It can look like deciding to part and go your separate ways.
It can look like deciding to strengthen your distress tolerance and let it go.
It can look like creating boundaries around what you can and cannot talk about without upsetting one another.
It can look like negotiating boundaries and discussing the best ways to talk and be with one another so everyone feels respected and valued.
There are so many ways this tension can be dealt with.
If it is truly important to this person to have friends who perfectly speak and think in the very specific ways that make them feel comfortable, then you will not be a good fit for them as a friend.
The unfortunate thing about this approach to friendships and relationships is that it often results in highly unstable friendships and communities.
By the end of my time enmeshed in toxic woke culture, I found myself distraught at how many relationships had been severed over the years.
I asked myself why it seemed I was doomed to be alone and my answer was always “because people are disappointing.”
It was never “because I need to grow into someone strong who can hold space for dissonance, disagreement, and imperfection.”
And it didn’t matter how well I succeeded in surrounding myself with people who were like me- who shared my identities, and who shared my rigid ideas about the world- there was always SOME way that someone could disappoint me, and inevitably they always did.
The ever-shifting landscape of toxic woke culture constantly puts relationships at risk should someone fail to “fall in line.”
The thing is- if this person is concerned about the things you say to a degree that they feel like regularly criticizing you is the correct response, they need to be opening up a conversation with you about that. If you are making comments that are hurtful to them, you both need to be having a conversation about that, you both need to be considering your needs and boundaries, and you need to be hashing that out in the container of respectful dialogue.
This is why those two different scenarios feel qualitatively different to me- if your friend is seeking some kind of ideological purity and perfectionism, this isn’t a friendship that is likely to work out.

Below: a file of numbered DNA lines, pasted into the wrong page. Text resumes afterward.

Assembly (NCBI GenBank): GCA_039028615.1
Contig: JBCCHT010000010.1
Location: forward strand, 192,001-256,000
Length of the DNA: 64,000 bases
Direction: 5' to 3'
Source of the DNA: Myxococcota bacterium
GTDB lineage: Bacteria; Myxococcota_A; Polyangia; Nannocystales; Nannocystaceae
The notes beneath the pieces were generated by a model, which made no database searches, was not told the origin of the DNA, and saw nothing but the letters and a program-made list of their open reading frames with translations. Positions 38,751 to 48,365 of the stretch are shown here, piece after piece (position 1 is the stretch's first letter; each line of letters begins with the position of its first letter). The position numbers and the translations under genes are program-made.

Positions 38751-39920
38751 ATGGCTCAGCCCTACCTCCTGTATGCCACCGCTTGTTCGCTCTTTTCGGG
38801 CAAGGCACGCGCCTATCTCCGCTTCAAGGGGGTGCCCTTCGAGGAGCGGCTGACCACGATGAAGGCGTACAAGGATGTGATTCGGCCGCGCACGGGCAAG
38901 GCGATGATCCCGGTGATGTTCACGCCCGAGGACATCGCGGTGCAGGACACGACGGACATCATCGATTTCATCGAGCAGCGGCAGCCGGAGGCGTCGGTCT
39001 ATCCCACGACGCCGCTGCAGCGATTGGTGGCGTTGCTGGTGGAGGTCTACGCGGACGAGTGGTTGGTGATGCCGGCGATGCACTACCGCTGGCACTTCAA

But if your friend is looking for something from you, like to know that you see them as a whole human being and not a stereotype (which sounds like it’s a possible concern), that is something you can work out easily. It sounds like you really care about this person otherwise you wouldn’t be writing in wondering how you can repair things. And perhaps establishing that base of care for one another could go a long way towards creating a solid foundation for the both of you to grow from as friends.
So to answer your questions:
Is there hope for repair?
Yes there is. You just need to get clear on what the root of the problem is between you two. If it is dogmatic, toxic wokeness, repair might not be possible at this time. If they need you to reassure them as a friend, or have some other unspoken boundaries or needs that are within your capacity to honor- then yes, repair is absolutely possible.
How can I stay friends with them without it impacting my mental health/it feeling unhealthy?
You work out the issues I’ve outlined above.
If the source of tension is something within your integrity but feels uncomfortable- I challenge you to grow into your own distress tolerance and see if this is an opportunity to grow on your part.
If the source of tension is too far beyond what you’re able to grant them as a friend and stay in your integrity, then the answer unfortunately is to not be friends.
I hope this is helpful for you, Hoping. As I said earlier, not knowing more specifics makes it hard for me to give more concrete answers- but just going off of my own experience in toxic woke culture, and my own failures and successes in relationships, these are some of the questions and perspectives that come up for me, and I hope they are able to serve you in moving forward from here.
I’ll be hoping for a best case scenario- with an outcome of growth and strength and a fulfilling, resilient friendship for both of you.
And my heart is with you both if this is not the case, I know how painful it is to lose a friend.
Best of luck,